mark cerqueira well-rounded nerd

Do I Need a New Computer?

Instead of assuming you do and spending a ton of money, ask yourself these three questions first:

  1. Does my computer turn on?
  2. Do I have a solid-state drive (SSD)?
  3. Do I have enough memory/RAM?

If your laptop looks like this, you probably should get a new one.

Most people’s computers are just fine. But if your computer is damaged to the point where it won’t even power on or the display is not functional, you probably need a new computer. But if the chief complaint is how slow it is, you can usually alleviate that – at a fraction of the cost of a new computer – by exploring the second and third questions.

tl;dr - if your computer is slow and you don’t have an SSD and have not maxed out RAM, consider upgrading those before purchasing a new computer!


An SSD is the single best upgrade you can get for your computer. Most computers you buy come with a traditional rotational hard drive (HDD). These drives work by writing and reading data, with a mechanical arm, on platters. These operations require spinning the platters and moving the arm around. Think of it like an old-school record player.

The Samsung 840 EVO is pretty well-regarded.

HDDs are slow and are usually the bottleneck in your computer: every other component is simply faster. By upgrading to an SSD, you’ll get a snappier system: the laptop will boot faster, applications will open faster, and your life in general will improve. This is because the write and read speeds of an SSD are significantly higher compared to an HDD.

You may be wondering, “If SSDs are so much better than HDDs, why don’t all computers come with them?” Like most things in life the answer is money. Per gigabyte, SSDs are more expensive than their rotational brethren. How much more expensive? Prices vary from drive to drive, but here’s an example. With a Western Digital 500 GB laptop HDD, you are paying $0.09 per gigabyte. With a Samsung Evo 250 GB SSD, you are paying $0.51 cents per gigabyte. That’s almost 6 times more expensive per gigabyte!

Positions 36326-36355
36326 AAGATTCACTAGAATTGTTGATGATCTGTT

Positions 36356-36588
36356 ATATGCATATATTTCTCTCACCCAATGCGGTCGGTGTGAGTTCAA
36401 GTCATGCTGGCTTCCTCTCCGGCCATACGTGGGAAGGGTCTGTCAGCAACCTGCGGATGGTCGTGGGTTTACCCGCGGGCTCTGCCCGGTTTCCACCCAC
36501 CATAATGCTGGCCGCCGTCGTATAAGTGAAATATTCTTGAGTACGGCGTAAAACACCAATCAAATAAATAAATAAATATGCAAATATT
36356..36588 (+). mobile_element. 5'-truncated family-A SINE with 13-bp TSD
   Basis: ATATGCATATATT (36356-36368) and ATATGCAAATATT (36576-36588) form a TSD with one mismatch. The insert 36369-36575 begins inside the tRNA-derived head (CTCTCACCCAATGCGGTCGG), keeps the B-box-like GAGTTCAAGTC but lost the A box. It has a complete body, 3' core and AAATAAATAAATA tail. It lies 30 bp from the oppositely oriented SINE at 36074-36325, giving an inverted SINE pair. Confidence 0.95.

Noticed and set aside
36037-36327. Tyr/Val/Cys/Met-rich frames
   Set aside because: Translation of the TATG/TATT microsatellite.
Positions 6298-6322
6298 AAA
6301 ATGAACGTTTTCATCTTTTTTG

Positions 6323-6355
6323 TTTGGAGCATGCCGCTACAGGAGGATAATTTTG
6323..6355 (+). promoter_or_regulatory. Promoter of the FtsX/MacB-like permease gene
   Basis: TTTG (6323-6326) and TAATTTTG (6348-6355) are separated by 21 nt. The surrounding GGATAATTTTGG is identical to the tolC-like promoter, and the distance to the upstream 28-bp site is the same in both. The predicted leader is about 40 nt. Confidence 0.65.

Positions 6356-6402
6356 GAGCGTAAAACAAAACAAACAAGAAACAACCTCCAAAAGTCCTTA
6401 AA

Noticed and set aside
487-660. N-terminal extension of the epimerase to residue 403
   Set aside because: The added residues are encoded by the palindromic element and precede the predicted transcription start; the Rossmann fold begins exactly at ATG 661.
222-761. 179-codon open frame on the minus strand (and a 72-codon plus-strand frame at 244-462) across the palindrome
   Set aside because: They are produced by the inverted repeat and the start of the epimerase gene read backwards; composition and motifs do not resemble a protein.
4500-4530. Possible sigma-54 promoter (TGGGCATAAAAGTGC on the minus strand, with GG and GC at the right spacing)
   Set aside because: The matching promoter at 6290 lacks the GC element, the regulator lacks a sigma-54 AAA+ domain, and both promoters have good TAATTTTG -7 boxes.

Is it worth it? Yes it is!!! Consider all these things:

  • Speed! Different tests produce different results, but SSDs are blazing fast. Some tests show SSDs being 10x faster than HDDs!
  • Less noisy! HDDs have moving parts; SSDs do not. This means SSDs do not make noise from vibrations of moving parts, generate less heat, and use less power.
  • Magnet-safe! Magnets can actually destroy data on HDDs, but SSDs are impervious to magnets. Huzzah!
  • Speed! Did I mention how fast they are already?

You can get a 250 GB Samsung EVO SSD for $130. If you need a larger drive, a 500 GB SSD costs $250, and a 1 TB SSD costs $430.

To summarize (hyperbole incoming): With an SSD, you will go from waiting on your computer, to having your computer wait on you! Check out this in-depth article on SSDs vs. HDDs by Storage Review if you’d like to know more.


Up next is RAM. When you open programs, they are loaded into RAM. If you open a lot of apps (or have very little RAM), your computer needs to move stuff out of RAM to make room for the new app. It does this by copying data from RAM to your HDD (or SSD). If you start using the app that was moved out, the computer swaps something else out and brings that app back into RAM. This swapping in and out is slow, especially if you have an old-school HDD.

There are many types of RAM (e.g. DDR2, DDR3, PC3-8500, PC3-12800).
Make sure you get the right one!